(Vienna, 22 May 2017) Ticks carry a large number of pathogens, some of which can cause serious diseases in humans. As part of a recent study conducted by Anna-Margarita Schötta from the Institute of Hygiene and Applied Immunology and Center for Pathophysiology, Infectiology and Immunology of MedUni Vienna, an inventory has been made of the various pathogens carried by ticks in all parts of Austria. The main findings: around 30% of all ticks in Austria are infected with Borrelia – so more than previously thought –, around 16% with Rickettsia and 4% with the bacterium "Candidatus Neoehrlichia mikurensis". A total of 554 ticks were analysed, from Vienna to Vorarlberg.
Lyme borreliosis is one of the commonest tick-borne infections in the world. Austria sees around 70,000 new cases every year. Borrelia are transferred from the ticks to humans via their sting (colloquially: bite). Treatment with antibiotics is most effective when given as soon as possible after onset of the disease. If the bacterial infection is not detected in good time, it can lead to serious problems such as joint inflammation, painful infections of the nerve roots, meningitis and paralysis.
Austrian States: Ticks most likely to be infected with Borrelia in Vorarlberg
The results of the study show that it is the ticks in Vorarlberg – between two and five locations were tested in each state – that are most commonly infected with Borrelia (33.9%), followed by Upper Austria (28.3%) and Tyrol (27.9%). The risk is lowest in Lower Austria, where only one in five ticks is a potential carrier. Rickettsia (bacteria that can cause typhus fever, inter alia) were primarily identified in ticks in the Vienna area: approximately every second tick is infected with Rickettsia, followed by Carinthia (23.8%) and Lower Austria (18.8%) It was likewise the ticks in Vienna and Tyrol that were most affected by Candidatus Neoehrlichia mikurensis (which causes the infectious disease neoehrlichiosis), at a figure of just over 8%.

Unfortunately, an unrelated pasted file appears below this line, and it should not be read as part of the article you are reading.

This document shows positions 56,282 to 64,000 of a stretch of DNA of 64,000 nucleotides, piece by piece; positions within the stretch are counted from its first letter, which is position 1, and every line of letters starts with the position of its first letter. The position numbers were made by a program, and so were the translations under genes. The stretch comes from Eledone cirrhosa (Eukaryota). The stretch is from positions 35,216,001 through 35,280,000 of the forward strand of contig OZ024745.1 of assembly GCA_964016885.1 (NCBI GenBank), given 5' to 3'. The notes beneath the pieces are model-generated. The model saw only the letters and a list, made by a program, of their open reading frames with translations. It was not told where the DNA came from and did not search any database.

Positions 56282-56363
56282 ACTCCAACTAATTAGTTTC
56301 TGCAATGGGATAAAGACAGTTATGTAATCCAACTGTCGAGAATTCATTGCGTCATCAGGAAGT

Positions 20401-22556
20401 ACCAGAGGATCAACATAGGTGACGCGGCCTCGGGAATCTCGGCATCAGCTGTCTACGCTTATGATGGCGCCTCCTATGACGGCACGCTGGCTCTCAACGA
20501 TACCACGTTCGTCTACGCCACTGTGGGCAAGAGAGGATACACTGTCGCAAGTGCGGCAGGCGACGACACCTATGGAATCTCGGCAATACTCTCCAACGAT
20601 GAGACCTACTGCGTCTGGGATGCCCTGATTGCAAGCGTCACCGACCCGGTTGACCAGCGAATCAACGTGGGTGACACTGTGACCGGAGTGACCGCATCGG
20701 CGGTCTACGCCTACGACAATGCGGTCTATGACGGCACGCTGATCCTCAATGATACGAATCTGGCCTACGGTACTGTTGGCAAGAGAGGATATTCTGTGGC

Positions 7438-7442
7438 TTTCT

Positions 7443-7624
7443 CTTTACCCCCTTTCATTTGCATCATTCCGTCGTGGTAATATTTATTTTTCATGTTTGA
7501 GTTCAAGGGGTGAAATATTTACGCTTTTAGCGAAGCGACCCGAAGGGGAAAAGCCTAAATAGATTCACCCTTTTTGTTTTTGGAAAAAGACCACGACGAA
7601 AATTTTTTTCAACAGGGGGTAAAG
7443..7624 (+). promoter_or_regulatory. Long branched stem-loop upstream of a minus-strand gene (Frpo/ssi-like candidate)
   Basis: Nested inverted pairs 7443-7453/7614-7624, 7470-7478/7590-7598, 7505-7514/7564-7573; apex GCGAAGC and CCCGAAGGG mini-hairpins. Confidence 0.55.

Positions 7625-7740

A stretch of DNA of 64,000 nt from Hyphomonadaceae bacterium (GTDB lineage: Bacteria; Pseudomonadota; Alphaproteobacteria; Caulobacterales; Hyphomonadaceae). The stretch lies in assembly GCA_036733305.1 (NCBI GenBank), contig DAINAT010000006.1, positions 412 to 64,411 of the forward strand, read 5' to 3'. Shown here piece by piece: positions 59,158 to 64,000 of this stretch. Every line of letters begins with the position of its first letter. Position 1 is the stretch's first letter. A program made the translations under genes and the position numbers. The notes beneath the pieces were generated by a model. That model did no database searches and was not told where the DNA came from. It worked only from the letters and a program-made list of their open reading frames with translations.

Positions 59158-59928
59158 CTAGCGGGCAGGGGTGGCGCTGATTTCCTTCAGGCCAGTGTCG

Lyme disease: take the tick with you to the doctor!
It is important that the infection is detected quickly. Immunologists at the Institute of Hygiene at MedUni Vienna therefore ask people to come to the Institute as quickly as possible after a tick bite in order to be examined, so that – if they do have an infection – the best possible treatment can be initiated immediately. People should always bring the "common wood tick" (as the tick is also known) with them so that it can be tested for all the different pathogens.
The 2017 tick season has already started. It is primarily people hiking and walking in the forest who are at risk – but equally anyone else who has been lured outdoors by Spring. If a tick has become stuck, you should take hold of it with tweezers as close to the skin as possible and pull with even force to remove it. Keep the tick in a small, well sealed container and bring it with you when you visit the outpatient clinic. If the tick won't come out easily, don't panic, say the experts, and you do not need to go to an emergency department. The tick can be removed the next day at the Lyme disease clinic. (www.meduniwien.ac.at/hai Right-hand button: "Tick bite study – Volunteers sought!"
"Not every tick bite necessarily results in an infection and not every positive Borrelia test means that infection is present. That's the tricky thing," says Gerold Stanek, one of the pioneers of Borrelia research in Vienna. MedUni Vienna researchers are currently working to develop a screening test as part of the EU project "ID-Lyme", so that an actual case of infection can be diagnosed much more quickly than before, at the same time preventing healthy people with Borrelia antibodies in their blood from being given antibiotics unnecessarily.
FSME vaccination doesn't protect against Lyme disease
Incidentally: "An up-to-date vaccination against FSME does not protect against Lyme disease," stresses Hannes Stockinger, Head of the Institute of Hygiene and Applied Immunology and Center for Pathophysiology, Infectiology and Immunology at MedUni Vienna, thereby clearing up a common misconception. As yet, there is no vaccination against Lyme disease.
Service: Applied and Environmental Microbiology
„Approaches for Reverse Line Blot-Based Detection of Microbial Pathogens in Ixodes ricinus Ticks Collected in Austria and Impact of the Chosen Method.“ Anna-Margarita Schötta, Michiel Wijnveld, Hannes Stockinger, Gerold Stanek. 2017, Applied and Environmental Microbiology 83:e00489-17. doi.org/10.1128/AEM.00489-17.